Supply chain disruption is now the new norm.
This mega trend is creating a new and higher degree of risk and costs for businesses around the world.
Here’s just a few examples:
- Beijing China now faces water shortages that are curtailing supply, as well as the related supply of hydro-electric power
- Food production is constricted from both drought and floods around the world including the U.S., China and Brazil
- Civil unrest has curtailed supplies to an already demand-stressed global oil market.
A related impact is the instantaneous and global messaging capacity that places all business activity before the eyes of consumers. A recent example is the explosion at an iPad factory in China that resulted in three deaths.
The growing numbers of industry accidents, from BP deep sea oil wells to an exploding iPad factory, exemplifies:
- The branding damage created when consumer expectations on safety and environmental protection are violated. The consumer backlash in lost sales and competitive advantage creates measurable and serious negative financial results.
- These events also have a residual regulatory cost. Governments around the world are increasingly under pressure to minimize the societal risk of poor business behavior.
In response a new trend is emerging where multi-national corporations establish global health, safety and environmental standards for their supply chain suppliers! Evidence of this mega-trend includes companies like Walmart and Coca-Cola adopting global standards on safety, water efficiency and carbon-based emissions.
For “consuming nations” like the U.S. there is the potential for increased regulation of the global supply chain to align with consumer (voter) expectations on worker safety, environmental protection and product safety.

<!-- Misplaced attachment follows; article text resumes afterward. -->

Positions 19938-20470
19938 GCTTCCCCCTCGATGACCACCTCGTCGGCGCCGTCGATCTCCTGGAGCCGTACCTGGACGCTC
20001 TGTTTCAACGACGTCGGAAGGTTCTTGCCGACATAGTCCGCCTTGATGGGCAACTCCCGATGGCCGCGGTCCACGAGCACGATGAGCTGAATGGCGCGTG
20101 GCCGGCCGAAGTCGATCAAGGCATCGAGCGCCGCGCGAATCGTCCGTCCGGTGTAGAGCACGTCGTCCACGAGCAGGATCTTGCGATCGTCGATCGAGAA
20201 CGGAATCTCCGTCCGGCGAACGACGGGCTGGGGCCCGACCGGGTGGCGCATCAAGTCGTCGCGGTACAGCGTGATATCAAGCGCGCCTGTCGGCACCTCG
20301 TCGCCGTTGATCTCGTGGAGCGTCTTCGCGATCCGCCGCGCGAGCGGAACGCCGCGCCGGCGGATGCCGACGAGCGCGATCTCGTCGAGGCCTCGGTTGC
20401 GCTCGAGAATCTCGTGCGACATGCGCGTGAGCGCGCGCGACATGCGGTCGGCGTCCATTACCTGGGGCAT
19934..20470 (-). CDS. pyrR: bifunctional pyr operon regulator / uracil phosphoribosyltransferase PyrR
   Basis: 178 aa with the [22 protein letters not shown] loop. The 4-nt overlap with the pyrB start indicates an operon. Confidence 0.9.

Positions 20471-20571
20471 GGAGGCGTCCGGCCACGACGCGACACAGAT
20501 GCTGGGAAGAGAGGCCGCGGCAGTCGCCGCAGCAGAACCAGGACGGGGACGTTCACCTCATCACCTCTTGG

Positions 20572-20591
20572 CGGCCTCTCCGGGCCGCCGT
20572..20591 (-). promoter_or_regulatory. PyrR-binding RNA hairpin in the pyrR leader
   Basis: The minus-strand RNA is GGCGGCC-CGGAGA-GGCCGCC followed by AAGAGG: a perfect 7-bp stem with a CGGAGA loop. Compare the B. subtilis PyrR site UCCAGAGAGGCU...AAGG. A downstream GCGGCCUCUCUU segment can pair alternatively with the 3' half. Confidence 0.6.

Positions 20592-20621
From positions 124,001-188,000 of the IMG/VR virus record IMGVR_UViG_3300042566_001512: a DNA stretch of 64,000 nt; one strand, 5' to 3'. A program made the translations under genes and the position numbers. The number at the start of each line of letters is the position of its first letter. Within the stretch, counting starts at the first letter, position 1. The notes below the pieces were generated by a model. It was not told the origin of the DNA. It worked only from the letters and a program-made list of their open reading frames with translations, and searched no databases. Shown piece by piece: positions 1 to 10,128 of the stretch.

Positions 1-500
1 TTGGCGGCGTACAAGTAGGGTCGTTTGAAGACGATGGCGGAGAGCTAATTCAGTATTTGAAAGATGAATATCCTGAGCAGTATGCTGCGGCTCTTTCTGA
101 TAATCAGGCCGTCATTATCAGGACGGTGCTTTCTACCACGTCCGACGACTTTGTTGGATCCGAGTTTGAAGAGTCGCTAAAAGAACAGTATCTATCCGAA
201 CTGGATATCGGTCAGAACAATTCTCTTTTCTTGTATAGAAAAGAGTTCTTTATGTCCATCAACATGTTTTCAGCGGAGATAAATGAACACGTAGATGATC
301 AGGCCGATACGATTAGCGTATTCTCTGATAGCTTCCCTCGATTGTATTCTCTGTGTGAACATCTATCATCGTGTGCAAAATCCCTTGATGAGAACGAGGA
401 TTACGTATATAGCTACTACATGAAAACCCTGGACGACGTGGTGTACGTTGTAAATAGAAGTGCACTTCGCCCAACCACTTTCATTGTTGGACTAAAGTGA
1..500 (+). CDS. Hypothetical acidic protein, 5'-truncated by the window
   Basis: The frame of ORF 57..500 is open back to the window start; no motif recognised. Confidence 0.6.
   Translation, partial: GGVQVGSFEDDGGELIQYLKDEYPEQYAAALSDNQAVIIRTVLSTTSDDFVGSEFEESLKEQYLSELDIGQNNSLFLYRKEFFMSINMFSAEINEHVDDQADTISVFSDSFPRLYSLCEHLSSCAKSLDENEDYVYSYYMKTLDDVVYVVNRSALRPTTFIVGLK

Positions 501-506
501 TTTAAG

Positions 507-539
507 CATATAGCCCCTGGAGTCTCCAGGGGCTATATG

A related question, ”Can any businesses offering a branded product continue to pursue least cost manufacturing supply chain strategies in today’s social and mass media environment where the consequences of lower-levels of safety or environmental practices are exposed with damaging negative consequences upon consumer loyalty and purchases?”
Sustainability is a best practice path for mitigating “unsustainability’s” impacts upon a business’ supply chain.
Sustainability offers these business opportunties:
Design. Designing products in a manner that result in less waste/emissions and lower safety/environmental unintended consequences is a path for achieving lower cost.
Buy Local + Smart Manufacturing. Buy Local mitigates the risks of extended supply chain logistics. Smart manufacturing offers a path for competitively produced, high quality production conducted in a manner aligned with human safety and environmental protection.
Relative Strength Price Management. Relative price strength of commodities is compelling. Their prices are going up and they are going up fast compared to other goods and services. Sustainability affords a solution. Using less is part of that solution. Material science holds the potential for winning true competitive advantage.
A sea-change is taking place
- Costs are going up for less sustainable supply chains
- Cost volatility is going up for less sustainable supply chains
- Unintended consequences for less sustainable supply chains are eroding consumer loyalty and revenues
- Sustainable best practices in supply chain management are emerging
- Sustainability’s best practices will enable economic development for local communities that can offer a green supply chain infrastructure
- Green supply chains are creating competitive advantages for companies through design innovations, commodity cost/risk mitigation and operating/logistics efficiencies.
- Sustainable companies are growing revenues and brand equity by aligning with the customers’ search for goods and services that align value with values.
Bill Roth is the founder of Earth 2017, a website that posts analysis and trends on the emerging $10 Trillion smart, healthy and green global economy. His book, The Secret Green Sauce, profiles best practices of businesses making money going green.